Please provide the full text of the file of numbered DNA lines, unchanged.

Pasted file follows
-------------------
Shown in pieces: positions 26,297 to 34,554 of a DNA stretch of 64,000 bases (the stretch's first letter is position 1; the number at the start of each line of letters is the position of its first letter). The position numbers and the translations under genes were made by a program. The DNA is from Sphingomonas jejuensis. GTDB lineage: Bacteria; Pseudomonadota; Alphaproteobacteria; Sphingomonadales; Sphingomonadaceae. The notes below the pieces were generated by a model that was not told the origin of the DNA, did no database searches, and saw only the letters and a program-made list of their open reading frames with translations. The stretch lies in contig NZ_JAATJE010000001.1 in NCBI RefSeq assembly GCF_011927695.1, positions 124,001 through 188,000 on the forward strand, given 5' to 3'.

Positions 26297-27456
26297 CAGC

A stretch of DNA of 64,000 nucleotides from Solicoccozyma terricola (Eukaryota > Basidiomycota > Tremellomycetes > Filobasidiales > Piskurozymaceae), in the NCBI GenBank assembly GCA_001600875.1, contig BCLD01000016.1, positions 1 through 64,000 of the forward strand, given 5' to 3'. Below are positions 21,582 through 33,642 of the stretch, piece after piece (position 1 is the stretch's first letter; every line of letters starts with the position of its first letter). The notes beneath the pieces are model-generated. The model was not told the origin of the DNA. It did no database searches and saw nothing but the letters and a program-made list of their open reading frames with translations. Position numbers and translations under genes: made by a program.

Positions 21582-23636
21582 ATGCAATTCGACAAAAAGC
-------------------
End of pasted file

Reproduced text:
Shown in pieces: positions 26,297 to 34,554 of a DNA stretch of 64,000 bases (the stretch's first letter is position 1; the number at the start of each line of letters is the position of its first letter). The position numbers and the translations under genes were made by a program. The DNA is from Sphingomonas jejuensis. GTDB lineage: Bacteria; Pseudomonadota; Alphaproteobacteria; Sphingomonadales; Sphingomonadaceae. The notes below the pieces were generated by a model that was not told the origin of the DNA, did no database searches, and saw only the letters and a program-made list of their open reading frames with translations. The stretch lies in contig NZ_JAATJE010000001.1 in NCBI RefSeq assembly GCF_011927695.1, positions 124,001 through 188,000 on the forward strand, given 5' to 3'.

Positions 26297-27456
26297 CAGC

A stretch of DNA of 64,000 nucleotides from Solicoccozyma terricola (Eukaryota > Basidiomycota > Tremellomycetes > Filobasidiales > Piskurozymaceae), in the NCBI GenBank assembly GCA_001600875.1, contig BCLD01000016.1, positions 1 through 64,000 of the forward strand, given 5' to 3'. Below are positions 21,582 through 33,642 of the stretch, piece after piece (position 1 is the stretch's first letter; every line of letters starts with the position of its first letter). The notes beneath the pieces are model-generated. The model was not told the origin of the DNA. It did no database searches and saw nothing but the letters and a program-made list of their open reading frames with translations. Position numbers and translations under genes: made by a program.

Positions 21582-23636
21582 ATGCAATTCGACAAAAAGC